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Historical Bluffton

December 7, 1941 recollections by Charles Hilty

The following article is provided by, a project of Bluffton Icon founder and former editor Fred Steiner.

By Charles Hilty

December 7, 2011 - Seventy years ago this afternoon my life changed.......just as it changed dramatically for every American.

Every Pearl Harbor Day I recall where I was and how I heard about the attack on Pearl Harbor. I can remember places and faces and even the things that were said.

And as I get older, I learn new things about the questions that this 7-year-old boy was asking his parents in the kitchen of that little white wooden cottage on Spring Street, one block behind the old Victorian grade school where I was getting my education. My education in the life of the larger world began that afternoon when our family first heard the news about the surprise attack on Pearl Harbor.

We'd had a Sunday lunch after church there at the little home of my recently-married cousin, Margie Neeper, and her young husband, Vyrl.

What was the mystery animal of 1956?

In late November 1956 – actually this week 66 years ago, the major topic of residents of  the LaFayette and Bluffton area was of a mysterious animal that “cried like a baby and screamed like a woman.”

A front page story in the Bluffton New described the circumstances surrounding this mystery. 

Before you read about the 1956 mystery animal remember to watch Bluffton Forever next week for a story from 1958 about another mystery animal that appeared in the Bluffton rural community. 

The story from the Nov. 29, 1956, Bluffton News follows: 

What’s the story about the curve on Bentley Road north of Bluffton?

By Fred Steiner

Why is there a “curve” on Bentley Road just north of Bluffton where the road crosses Riley Creek?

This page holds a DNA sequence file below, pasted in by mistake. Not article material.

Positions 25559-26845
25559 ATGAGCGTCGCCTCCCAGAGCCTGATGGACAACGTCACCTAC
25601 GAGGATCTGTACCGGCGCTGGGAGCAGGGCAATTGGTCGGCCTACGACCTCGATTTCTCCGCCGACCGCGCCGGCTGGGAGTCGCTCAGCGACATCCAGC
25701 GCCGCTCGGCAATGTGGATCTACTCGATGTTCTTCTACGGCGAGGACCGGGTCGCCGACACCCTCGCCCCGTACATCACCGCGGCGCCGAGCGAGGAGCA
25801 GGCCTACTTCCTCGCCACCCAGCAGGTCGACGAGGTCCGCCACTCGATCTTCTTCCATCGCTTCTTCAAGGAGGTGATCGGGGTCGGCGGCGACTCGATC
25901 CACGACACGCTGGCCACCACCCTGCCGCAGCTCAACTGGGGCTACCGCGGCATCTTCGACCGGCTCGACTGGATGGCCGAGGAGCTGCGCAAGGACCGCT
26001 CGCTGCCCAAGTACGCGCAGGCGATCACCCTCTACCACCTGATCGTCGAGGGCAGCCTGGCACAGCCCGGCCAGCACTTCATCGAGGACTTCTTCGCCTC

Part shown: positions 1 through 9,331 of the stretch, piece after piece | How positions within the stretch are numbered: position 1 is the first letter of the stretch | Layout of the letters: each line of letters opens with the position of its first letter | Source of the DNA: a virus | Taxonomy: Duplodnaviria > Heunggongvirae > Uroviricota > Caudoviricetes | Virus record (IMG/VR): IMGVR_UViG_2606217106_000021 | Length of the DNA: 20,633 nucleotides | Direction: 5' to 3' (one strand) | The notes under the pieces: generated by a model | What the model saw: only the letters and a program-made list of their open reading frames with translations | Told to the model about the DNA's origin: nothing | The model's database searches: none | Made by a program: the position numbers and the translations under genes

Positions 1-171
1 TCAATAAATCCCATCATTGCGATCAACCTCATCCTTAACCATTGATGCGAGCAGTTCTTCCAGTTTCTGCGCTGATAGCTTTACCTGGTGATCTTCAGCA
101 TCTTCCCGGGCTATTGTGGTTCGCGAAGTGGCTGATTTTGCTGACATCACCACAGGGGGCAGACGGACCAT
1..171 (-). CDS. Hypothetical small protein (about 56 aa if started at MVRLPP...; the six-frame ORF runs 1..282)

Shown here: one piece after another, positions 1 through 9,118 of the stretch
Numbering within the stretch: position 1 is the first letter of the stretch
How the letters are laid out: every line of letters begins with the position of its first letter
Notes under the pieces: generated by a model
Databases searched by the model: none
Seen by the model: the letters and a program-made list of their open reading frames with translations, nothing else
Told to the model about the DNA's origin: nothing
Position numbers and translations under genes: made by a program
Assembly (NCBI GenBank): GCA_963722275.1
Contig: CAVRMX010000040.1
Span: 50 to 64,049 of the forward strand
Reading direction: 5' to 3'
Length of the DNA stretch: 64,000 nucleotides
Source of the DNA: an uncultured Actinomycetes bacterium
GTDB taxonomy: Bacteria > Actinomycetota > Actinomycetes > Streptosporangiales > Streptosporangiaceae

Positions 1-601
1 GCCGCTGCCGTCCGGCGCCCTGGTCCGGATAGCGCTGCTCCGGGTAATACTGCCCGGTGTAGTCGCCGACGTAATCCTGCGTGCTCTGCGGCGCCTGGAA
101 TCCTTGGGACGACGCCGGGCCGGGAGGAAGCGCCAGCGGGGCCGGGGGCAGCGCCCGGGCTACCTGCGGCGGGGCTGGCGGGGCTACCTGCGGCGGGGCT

There’s also a curve on Tom Fett Road and on Phillips Road at about the same location.

On Phillips Road it's a serious twist, instead of being just a curve in the road. That’s because the Tom Fett and Bentley “jogs” have been modernized. Phillips remains the same at it was when it was originally laid out.

11th hour of the 11th day of the 11th month

By Fred Steiner

The following article posted on Bluffton Forever was written by the late Rolland Stratton. It is also a chapter in the book “A Good Place To Miss: Bluffton Stories."

I was a 7-year-old boy in November of 1918. We lived at 118 East Elm Street, where I was born. On November 11, I remember coming out of the house and every bell in town was ringing and the fire whistle at the light plant was blowing. 

People came out on the street and learned that the war had ended. A neighbor, Mrs. Frank Herrmann, came running out and wanted to know what was going on. She cried when we told her that the war was over. 

I can still see her wiping her tears with her apron. She had several sons in the army, and her son, Sylvan, returned home badly wounded. 

Several businessmen and some other residents formed an im- promptu parade. My guess is that there were over 100 adults and perhaps 20 or so children involved. Many of the men, probably a dozen, shot guns during the parade. 
(End of p. 1; continues below)

Demolished mill's history is well documented

Two earlier structures burned; safe blowers ignited a 1901 fire

By Fred Steiner

A piece of Bluffton history disappeared this week with the demolition of the former Bluffton Farmers’ Grain mill.

The mill was among one of the longest continually operated businesses here. Joseph Deford, Shannon founder, operated a lime kiln and a grist mill in the 1830s. At the same time the Siddall family started a saw mill.

Both those businesses were operated thanks to the flowing water power of Riley Creek.

Here’s a history of the Bluffton Farmers Grain mill, roughly connected to that 1830s Deford enterprise. This history’s focus covers the business from 1886 until a 1934 fire.

Grist mill
The Bluffton grist mill, one of the successors of Deford’s grist mill, was purchased by Siddall and Son, and later purchased by the Steiner Brothers in 1870.

When Beavers battled with cattle

By Fred Steiner

Many viewers are familiar with the large open area on the Bluffton University campus below the library. It’s where disc golf games take place today.

Some viewers may not be aware that the field was originally the official Bluffton Beavers’ baseball diamond. 

We’ve discovered a story from the March 30, 1950, Bluffton News, written by Harriett Burkhart. Today she is Harriet Moyer, resident of Maple Crest.